What, to Erin, me, and our mothers, makes a cookie a Christmas cookie? Some are clearly seasonal—only an author testing a recipe is likely to color dough red and twist it into candy canes in June. Christmas cookies feature an ingredient not used in an everyday cookie. Fruit cake has long been relegated to December—or in some households, to the trash bin, but I don't hold with that either—so that's when fruitcake cookies or bars surface. Candied fruit, dates, and nuts are holiday staples.

A gingerbread boy or girl served any other time of year? Just plain wrong. A sugar cookie in the shape of a star or a bell, trimmed with frosting or sprinkles? You know I'm right. And spritz? Case closed.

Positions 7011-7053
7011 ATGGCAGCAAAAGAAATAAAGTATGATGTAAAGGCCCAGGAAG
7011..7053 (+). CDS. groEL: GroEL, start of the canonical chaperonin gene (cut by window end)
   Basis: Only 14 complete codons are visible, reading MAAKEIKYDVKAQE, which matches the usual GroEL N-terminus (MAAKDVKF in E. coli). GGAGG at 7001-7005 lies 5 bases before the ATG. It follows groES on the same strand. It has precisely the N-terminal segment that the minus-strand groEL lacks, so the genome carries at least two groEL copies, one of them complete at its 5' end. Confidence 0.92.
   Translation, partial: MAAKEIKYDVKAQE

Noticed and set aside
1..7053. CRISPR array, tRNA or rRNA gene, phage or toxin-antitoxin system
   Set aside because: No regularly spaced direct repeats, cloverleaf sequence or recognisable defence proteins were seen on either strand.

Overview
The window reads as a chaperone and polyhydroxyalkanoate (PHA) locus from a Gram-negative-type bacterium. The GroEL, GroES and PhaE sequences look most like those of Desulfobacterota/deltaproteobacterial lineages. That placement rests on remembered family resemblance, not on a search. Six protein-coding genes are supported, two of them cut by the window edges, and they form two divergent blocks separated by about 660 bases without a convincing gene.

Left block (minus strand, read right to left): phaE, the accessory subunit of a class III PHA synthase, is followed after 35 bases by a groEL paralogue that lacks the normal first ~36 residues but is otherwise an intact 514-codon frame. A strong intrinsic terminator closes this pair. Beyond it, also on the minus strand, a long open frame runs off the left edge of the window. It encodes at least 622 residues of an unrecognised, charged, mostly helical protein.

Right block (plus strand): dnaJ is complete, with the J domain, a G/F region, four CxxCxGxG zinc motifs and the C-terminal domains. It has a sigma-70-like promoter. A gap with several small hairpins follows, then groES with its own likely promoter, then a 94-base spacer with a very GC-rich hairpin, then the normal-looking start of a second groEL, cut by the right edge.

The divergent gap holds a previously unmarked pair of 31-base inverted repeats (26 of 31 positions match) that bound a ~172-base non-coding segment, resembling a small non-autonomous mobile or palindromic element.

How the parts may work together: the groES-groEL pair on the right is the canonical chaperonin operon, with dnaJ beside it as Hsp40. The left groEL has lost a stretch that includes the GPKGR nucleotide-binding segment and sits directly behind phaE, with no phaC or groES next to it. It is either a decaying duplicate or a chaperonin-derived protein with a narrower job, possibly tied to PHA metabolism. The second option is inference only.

Have you ever eaten a jam thumbprint any other time of year? Me, neither. Other cookies are holiday stars in certain European traditions—pfeffernusse, Berlinkranzer, lebkuchen, pizzelles.

Then there's the snowball and its pseudonyms—Russian tea cakes, Mexican wedding cakes, and pecan sandies. So important to the holiday that they even play a role in my latest mystery. I can hardly wait to try the "Dirty Snowball" one reader created by adding cocoa powder added to the powdered sugar. But I will wait, until December 1.

And we haven't even talked about fudge, divinity, or peppermint bark.

Now it has been brought to my attention that some cookbooks call the snickerdoodle a Christmas cookie. If it meets your criteria for special, and you only make it in December, then by all means, go ahead and give it that jolly label. After all, traditions do vary. Frankly, I think you'd be unnecessarily depriving yourself of the joy of those little balls of crackly dough wrapped in sugar and spice and everything nice the rest of the year.